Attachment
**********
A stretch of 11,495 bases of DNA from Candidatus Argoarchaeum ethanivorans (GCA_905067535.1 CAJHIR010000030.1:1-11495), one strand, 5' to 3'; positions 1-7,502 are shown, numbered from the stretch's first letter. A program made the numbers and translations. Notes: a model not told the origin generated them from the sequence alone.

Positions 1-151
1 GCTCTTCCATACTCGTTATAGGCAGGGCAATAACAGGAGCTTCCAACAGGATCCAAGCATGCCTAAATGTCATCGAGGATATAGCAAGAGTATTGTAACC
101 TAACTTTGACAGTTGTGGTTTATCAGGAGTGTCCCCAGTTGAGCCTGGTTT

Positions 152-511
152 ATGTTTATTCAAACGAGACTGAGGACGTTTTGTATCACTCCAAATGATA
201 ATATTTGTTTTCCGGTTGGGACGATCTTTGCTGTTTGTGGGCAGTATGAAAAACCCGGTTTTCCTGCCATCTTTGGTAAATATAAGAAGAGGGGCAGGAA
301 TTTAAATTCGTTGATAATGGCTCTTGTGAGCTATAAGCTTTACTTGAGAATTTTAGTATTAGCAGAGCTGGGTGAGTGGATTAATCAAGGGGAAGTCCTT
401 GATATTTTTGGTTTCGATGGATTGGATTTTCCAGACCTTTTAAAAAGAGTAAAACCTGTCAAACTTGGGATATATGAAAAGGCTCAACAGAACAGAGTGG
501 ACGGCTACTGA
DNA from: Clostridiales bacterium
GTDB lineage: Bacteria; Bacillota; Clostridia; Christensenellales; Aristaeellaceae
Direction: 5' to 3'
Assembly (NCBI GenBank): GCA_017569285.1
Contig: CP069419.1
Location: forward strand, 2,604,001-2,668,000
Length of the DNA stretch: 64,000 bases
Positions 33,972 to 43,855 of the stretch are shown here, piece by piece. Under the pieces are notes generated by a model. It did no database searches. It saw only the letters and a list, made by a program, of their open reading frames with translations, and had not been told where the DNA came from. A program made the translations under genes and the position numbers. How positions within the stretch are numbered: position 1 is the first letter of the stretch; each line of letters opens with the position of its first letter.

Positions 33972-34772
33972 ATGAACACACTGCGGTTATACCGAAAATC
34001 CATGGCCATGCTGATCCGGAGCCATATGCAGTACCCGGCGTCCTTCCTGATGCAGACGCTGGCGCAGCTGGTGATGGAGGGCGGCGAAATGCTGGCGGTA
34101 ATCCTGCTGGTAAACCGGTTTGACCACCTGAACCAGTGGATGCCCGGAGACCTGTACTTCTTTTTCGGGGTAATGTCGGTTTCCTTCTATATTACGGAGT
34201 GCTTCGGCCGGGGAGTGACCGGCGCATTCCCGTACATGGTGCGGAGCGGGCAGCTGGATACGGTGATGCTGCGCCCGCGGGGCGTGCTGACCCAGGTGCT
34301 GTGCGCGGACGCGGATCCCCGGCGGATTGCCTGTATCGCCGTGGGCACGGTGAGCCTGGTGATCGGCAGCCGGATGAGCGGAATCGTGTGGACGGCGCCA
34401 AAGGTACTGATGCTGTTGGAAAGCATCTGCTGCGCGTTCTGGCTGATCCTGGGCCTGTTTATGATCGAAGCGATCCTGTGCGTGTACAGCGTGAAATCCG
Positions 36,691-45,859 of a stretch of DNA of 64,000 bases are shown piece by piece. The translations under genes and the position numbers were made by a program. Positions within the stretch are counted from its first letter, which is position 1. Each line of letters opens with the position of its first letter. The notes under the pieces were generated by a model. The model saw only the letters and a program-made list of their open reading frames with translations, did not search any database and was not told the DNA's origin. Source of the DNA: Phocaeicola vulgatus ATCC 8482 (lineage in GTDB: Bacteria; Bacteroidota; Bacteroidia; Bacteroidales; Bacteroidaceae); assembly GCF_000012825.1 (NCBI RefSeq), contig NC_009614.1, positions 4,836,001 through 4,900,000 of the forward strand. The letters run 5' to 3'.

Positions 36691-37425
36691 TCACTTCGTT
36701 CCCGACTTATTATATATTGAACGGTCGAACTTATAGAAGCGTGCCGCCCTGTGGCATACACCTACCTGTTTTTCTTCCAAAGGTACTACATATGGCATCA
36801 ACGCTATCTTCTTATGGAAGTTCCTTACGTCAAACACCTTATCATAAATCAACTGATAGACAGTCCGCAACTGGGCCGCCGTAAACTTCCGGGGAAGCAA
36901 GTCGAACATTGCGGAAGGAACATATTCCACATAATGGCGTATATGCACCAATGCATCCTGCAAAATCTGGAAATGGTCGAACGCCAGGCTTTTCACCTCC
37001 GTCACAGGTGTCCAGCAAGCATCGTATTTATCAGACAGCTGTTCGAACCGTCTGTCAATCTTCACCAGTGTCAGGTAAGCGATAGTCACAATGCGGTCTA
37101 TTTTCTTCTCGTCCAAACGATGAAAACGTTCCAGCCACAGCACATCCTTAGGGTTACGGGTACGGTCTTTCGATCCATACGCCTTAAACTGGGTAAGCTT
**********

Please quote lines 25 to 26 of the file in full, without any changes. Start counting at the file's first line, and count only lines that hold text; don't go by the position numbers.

34401 AAGGTACTGATGCTGTTGGAAAGCATCTGCTGCGCGTTCTGGCTGATCCTGGGCCTGTTTATGATCGAAGCGATCCTGTGCGTGTACAGCGTGAAATCCG
Positions 36,691-45,859 of a stretch of DNA of 64,000 bases are shown piece by piece. The translations under genes and the position numbers were made by a program. Positions within the stretch are counted from its first letter, which is position 1. Each line of letters opens with the position of its first letter. The notes under the pieces were generated by a model. The model saw only the letters and a program-made list of their open reading frames with translations, did not search any database and was not told the DNA's origin. Source of the DNA: Phocaeicola vulgatus ATCC 8482 (lineage in GTDB: Bacteria; Bacteroidota; Bacteroidia; Bacteroidales; Bacteroidaceae); assembly GCF_000012825.1 (NCBI RefSeq), contig NC_009614.1, positions 4,836,001 through 4,900,000 of the forward strand. The letters run 5' to 3'.